Presumptive Democratic presidential nominee Hillary Clinton was in Springfield, Ill., Wednesday where she sought to use the symbolism of a historic landmark to draw parallels to a present-day America that is in need of repairing deepening racial and cultural divides.

The Old State Capitol — where Abraham Lincoln delivered his famous "A house divided" speech in 1858 warning against the ills of slavery and where Barack Obama launched his presidential bid in 2007 — served as the backdrop for Clinton as she spoke of how "America's long struggle with race is far from finished."

Episode 711: Hooked on Heroin

1 hour ago

When we meet the heroin dealer called Bone, he has just shot up. He has a lot to say anyway. He tells us about his career--it pretty much tracks the evolution of drug use in America these past ten years or so. He tells us about his rough past. And he tells us about how he died a week ago. He overdosed on his own supply and his friend took his body to the emergency room, then left.

New British Prime Minister Theresa May announced six members of her Cabinet Wednesday.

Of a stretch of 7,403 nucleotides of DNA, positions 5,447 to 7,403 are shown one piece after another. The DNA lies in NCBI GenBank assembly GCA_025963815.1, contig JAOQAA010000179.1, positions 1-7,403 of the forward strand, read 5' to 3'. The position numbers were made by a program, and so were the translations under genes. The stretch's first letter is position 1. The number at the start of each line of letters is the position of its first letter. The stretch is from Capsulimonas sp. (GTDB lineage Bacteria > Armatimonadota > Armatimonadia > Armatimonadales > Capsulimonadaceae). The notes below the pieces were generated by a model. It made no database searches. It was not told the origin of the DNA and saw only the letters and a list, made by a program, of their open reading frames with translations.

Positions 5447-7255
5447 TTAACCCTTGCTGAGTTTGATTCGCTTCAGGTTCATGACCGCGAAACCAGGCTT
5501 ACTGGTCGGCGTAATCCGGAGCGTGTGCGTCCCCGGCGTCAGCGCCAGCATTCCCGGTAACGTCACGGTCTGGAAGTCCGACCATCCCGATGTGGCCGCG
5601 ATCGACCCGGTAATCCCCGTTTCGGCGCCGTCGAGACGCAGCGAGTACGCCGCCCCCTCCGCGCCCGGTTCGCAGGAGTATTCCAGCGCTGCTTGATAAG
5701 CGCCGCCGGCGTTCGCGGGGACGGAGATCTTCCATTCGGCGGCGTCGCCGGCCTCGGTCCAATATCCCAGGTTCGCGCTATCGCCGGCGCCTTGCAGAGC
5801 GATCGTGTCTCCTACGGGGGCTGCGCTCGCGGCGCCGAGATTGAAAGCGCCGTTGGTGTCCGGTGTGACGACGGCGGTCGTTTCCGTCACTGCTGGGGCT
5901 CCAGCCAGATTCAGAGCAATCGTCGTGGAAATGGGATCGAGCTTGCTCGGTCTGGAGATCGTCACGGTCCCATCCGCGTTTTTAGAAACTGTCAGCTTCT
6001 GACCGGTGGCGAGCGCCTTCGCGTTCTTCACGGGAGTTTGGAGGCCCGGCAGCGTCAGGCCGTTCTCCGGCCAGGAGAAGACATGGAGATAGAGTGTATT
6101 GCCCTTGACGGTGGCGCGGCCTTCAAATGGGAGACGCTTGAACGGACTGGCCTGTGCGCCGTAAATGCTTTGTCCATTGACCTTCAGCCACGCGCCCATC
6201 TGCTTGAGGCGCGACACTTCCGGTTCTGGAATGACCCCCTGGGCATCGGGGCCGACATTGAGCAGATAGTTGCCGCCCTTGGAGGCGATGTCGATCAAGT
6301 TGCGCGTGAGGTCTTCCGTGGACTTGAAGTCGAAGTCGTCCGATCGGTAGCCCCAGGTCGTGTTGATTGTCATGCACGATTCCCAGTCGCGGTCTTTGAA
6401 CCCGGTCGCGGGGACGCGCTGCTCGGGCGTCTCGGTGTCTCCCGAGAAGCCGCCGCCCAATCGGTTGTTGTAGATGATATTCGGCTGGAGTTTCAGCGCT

Amid a sweeping crackdown on dissent in Egypt, security forces have forcibly disappeared hundreds of people since the beginning of 2015, according to a new report from Amnesty International.

It's an "unprecedented spike," the group says, with an average of three or four people disappeared every day.

The Republican Party, as it prepares for its convention next week has checked off item No. 1 on its housekeeping list — drafting a party platform. The document reflects the conservative views of its authors, many of whom are party activists. So don't look for any concessions to changing views among the broader public on key social issues.

Many public figures who took to Twitter and Facebook following the murder of five police officers in Dallas have faced public blowback and, in some cases, found their employers less than forgiving about inflammatory and sometimes hateful online comments.

As Venezuela unravels — with shortages of food and medicine, as well as runaway inflation — President Nicolas Maduro is increasingly unpopular. But he's still holding onto power.